Iran, Venezuela, Bolivia & Israel to Honduras

· Conflict, Journalism, Latin America
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During a news conference in San Pedro Sula, the OAS Secretary General, the Assistant Secretary General and the Deputy Minister of Foreign Affairs of Honduras talk about the General Assembly. Photo OAS.

During a news conference in San Pedro Sula, the OAS Secretary General, the Assistant Secretary General and the Deputy Minister of Foreign Affairs of Honduras talk about the General Assembly. Photo OAS.

Honduras will be at the center of the international media this week. The Central America nation is the seat of the 39th Organization of American States’ summit in San Pedro Sula.

Then it can be forecast which countries will get more attention: Cuba, Venezuela, Bolivia, United States, Iran and Israel. Surely it will be interested to know why Iran and Israel will get attention in the summit of the American states, but they did their appointment to this already.

The 7.1 magnitude earthquake that shook Honduras last week was like the prelude of the summit of the most important multinational body of the Western Hemisphere.

The Middle East comes to the Americas

The first novelty will be the presence of Israel in the summit. But it has been attracted by the interest of Iran in Latin American in the last years. Of course, it will be a diplomatic war to reduce such influence in the fearing that Iran takes new allies to develop weapons of mass destruction. Venezuela and Bolivia especially have been dealing with Iran and Israel has accused both South American nations of selling uranium to Tehran.

Danny Ayalon, the vice-minister of foreign affairs of Israel, will have his seat in the annual summit of OAS in Honduras with the aim to fight the influence of its troublesome neighbor in the Americas. To do this, Ayalon intends to meet diplomats from different Latin American nations, trying to improve relations with the region.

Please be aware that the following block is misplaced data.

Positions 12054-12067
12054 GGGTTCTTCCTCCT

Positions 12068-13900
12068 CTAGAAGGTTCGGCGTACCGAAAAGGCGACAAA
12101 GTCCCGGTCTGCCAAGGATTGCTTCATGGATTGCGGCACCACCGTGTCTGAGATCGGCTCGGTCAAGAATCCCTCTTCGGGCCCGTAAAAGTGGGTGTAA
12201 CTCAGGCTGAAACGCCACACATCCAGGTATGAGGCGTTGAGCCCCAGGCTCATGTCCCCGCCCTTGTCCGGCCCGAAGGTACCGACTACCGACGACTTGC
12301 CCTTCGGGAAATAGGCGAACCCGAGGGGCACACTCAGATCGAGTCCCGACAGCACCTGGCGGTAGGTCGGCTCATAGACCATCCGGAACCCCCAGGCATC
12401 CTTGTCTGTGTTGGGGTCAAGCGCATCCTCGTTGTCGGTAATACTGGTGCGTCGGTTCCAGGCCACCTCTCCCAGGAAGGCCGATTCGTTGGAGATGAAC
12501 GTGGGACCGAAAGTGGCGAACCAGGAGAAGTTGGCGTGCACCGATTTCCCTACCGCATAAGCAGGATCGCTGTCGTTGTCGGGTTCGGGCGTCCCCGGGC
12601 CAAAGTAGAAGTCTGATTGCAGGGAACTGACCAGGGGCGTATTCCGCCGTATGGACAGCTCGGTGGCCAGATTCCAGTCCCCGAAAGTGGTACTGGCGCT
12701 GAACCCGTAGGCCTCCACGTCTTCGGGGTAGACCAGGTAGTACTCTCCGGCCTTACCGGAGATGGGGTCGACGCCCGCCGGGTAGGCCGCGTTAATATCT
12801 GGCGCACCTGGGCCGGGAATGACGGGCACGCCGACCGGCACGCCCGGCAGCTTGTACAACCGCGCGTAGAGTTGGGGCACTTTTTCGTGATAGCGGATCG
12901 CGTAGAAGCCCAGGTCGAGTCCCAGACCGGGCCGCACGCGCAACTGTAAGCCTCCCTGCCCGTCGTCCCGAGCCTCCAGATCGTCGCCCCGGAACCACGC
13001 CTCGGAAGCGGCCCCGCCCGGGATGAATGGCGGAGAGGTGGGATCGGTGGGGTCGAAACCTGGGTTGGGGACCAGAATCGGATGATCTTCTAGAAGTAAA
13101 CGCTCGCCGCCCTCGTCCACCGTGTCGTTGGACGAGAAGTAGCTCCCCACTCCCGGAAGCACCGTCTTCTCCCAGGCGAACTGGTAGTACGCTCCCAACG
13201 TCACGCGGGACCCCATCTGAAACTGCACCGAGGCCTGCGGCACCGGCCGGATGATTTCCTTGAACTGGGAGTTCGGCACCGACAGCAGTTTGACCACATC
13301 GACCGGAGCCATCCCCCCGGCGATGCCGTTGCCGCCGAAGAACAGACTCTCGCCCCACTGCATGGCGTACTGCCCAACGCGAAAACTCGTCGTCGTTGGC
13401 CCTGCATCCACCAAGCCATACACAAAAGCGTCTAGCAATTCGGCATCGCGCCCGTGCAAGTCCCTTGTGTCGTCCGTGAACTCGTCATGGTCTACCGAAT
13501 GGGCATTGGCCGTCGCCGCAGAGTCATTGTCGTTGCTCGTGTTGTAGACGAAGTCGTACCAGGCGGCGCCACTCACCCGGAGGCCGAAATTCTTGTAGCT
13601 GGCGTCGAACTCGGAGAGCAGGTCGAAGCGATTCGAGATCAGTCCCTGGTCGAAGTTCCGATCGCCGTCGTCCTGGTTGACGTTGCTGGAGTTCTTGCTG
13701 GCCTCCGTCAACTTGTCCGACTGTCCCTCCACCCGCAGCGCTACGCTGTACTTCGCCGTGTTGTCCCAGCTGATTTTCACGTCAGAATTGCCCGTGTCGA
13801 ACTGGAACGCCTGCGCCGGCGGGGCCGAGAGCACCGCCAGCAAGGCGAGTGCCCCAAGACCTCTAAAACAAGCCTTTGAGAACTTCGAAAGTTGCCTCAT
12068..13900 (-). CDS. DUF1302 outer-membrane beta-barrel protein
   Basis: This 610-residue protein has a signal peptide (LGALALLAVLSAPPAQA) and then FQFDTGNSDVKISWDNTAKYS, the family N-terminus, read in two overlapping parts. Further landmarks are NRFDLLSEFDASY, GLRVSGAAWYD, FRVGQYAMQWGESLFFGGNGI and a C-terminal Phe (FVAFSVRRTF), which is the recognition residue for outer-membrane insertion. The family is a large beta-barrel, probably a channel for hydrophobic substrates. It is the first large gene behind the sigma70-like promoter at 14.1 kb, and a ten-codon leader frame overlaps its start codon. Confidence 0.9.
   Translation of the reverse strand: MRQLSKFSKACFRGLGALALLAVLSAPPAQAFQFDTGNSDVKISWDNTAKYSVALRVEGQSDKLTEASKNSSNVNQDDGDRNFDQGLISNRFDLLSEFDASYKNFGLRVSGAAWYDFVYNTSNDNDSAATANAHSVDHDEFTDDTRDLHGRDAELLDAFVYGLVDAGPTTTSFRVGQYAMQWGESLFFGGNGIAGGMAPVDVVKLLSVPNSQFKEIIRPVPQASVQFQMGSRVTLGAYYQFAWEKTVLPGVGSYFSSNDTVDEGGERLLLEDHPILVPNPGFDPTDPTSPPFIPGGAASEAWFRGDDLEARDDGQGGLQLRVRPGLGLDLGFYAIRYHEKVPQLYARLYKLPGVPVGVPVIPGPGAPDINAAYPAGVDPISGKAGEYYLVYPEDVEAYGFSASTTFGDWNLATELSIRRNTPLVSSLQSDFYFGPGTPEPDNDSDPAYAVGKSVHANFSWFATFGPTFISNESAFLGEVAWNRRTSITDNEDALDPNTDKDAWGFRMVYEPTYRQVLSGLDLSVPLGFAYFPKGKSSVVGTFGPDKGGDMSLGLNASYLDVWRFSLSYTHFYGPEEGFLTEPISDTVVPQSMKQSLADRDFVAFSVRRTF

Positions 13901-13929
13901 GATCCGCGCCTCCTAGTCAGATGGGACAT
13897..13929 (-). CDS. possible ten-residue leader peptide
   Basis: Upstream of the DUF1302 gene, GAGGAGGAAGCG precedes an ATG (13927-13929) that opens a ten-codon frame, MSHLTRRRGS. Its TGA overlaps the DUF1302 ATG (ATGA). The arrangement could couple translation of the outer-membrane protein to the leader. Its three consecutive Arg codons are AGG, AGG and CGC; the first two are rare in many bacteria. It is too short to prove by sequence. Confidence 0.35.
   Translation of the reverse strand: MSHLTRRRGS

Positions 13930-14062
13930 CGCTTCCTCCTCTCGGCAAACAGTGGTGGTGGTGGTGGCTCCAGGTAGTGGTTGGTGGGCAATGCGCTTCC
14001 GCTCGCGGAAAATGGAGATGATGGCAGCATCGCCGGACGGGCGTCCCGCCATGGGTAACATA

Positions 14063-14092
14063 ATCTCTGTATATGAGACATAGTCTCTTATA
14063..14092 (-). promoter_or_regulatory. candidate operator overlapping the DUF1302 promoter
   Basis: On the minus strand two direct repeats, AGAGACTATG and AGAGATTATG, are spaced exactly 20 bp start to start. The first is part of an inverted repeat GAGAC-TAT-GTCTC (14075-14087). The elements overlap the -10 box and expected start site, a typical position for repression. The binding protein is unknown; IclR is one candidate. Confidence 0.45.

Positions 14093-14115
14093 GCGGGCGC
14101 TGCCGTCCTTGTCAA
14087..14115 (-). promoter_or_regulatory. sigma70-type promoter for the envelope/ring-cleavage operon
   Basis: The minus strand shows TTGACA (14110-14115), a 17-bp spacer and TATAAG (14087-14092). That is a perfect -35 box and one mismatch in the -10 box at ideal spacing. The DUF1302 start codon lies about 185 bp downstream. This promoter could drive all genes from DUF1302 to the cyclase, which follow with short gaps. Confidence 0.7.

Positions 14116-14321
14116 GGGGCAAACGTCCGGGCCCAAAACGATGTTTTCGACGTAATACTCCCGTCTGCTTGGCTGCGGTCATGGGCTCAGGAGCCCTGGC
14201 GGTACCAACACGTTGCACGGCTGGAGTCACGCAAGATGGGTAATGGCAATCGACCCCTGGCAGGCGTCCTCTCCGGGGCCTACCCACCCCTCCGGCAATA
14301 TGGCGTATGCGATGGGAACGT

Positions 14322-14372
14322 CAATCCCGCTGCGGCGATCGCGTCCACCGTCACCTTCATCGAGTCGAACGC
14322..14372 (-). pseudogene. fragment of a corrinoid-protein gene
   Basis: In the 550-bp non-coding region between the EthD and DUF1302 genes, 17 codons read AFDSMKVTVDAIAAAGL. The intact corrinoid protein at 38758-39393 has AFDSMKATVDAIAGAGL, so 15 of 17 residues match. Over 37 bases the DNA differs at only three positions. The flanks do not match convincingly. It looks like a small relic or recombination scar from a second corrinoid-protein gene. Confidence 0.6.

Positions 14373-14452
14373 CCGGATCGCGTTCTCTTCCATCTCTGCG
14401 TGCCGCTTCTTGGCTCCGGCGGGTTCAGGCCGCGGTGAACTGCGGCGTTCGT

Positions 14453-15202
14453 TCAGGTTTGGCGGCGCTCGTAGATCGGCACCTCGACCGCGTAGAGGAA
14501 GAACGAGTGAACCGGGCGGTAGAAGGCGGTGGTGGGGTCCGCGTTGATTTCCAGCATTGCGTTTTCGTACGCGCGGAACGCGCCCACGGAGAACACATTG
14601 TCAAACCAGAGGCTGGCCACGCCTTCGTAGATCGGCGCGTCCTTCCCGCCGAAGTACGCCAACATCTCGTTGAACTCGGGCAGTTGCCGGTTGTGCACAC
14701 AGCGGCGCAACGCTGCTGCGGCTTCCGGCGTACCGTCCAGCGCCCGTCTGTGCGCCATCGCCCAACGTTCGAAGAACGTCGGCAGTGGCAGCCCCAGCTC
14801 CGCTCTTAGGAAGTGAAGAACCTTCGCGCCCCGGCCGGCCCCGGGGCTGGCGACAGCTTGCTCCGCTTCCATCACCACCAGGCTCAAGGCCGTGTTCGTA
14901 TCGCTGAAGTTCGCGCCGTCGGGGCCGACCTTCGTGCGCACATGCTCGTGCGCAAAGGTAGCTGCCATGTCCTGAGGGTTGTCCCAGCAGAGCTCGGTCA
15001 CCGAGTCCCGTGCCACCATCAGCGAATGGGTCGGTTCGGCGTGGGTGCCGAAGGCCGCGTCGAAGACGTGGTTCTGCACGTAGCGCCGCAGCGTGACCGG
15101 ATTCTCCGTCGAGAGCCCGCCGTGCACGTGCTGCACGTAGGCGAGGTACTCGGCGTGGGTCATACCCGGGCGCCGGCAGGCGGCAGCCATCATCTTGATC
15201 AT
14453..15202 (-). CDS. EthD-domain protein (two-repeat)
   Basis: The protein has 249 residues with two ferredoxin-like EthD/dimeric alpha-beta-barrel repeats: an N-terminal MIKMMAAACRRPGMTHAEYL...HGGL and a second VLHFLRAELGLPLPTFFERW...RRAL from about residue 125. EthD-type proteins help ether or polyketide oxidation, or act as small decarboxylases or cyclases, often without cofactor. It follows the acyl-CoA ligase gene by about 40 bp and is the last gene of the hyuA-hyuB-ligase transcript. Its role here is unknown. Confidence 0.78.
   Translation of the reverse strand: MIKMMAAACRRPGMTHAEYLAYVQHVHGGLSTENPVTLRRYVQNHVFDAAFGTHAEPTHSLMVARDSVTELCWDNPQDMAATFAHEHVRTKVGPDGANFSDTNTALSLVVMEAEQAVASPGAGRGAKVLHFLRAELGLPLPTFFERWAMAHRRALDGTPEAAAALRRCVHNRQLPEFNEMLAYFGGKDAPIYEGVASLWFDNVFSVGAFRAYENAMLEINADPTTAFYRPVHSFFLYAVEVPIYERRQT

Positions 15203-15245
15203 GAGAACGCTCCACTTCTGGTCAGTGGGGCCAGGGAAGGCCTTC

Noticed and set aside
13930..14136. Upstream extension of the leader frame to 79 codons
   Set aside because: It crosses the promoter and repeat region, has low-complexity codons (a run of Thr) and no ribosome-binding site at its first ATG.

The Israeli Prime Minister, Benjamin Netanyahu, has been leaded an international campaign to stop Iran from developing a nuclear bomb, a conclusion that the government of Iran has denied always. By its part, president Magmud Ahmadinejad has declared several times that “Israel should be canceled from the map“, statements that have created tensions between both Middle East countries and rise the fear of the existence of weapons of mass destruction.

Tel Aviv has accused Venezuela and Bolivia of selling uranium to Tehran, according to an official declaration issued last week.

Venezuela expelled the Israeli ambassador in Caracas and condemned Israel for the military incursion to the Gaza Strip in January with the objective of break the power of Hamas. Tel Aviv accused also Caracas of supporting Hezbola and said that Iran is setting cells of that organization at the north of Venezuela and in the Margarita Island. The Israeli report concluded also that Venezuela has promoted the relations between Tehran and Bolivia to be another supporter of uranium for the nuclear program. La Paz has denied such statement and asked Tel Aviv to prove it.

Venezuela and Bolivia have stopped diplomatic relations with Israel and are getting near to Iran in commercial links. Both countries have openly demonstrated solidarity with the Palestinians and accused Israel.

Cuba

Cuba is the other protagonist of OAS this year. The problem to be discussed is the end of the economical embargo to the island. The Caribbean country was suspended to participate in the Organization since 1962 during the summit of Punta de Este in Uruguay. In that time, the pressure was given by the then called “Cuban Missil Crises” and this is the first time that such body will discuss the possibility to end the resolution of the longest embargo to a Western nation. There is a general idea that the embargo should be ended, but the discussion over the issue can take its own way.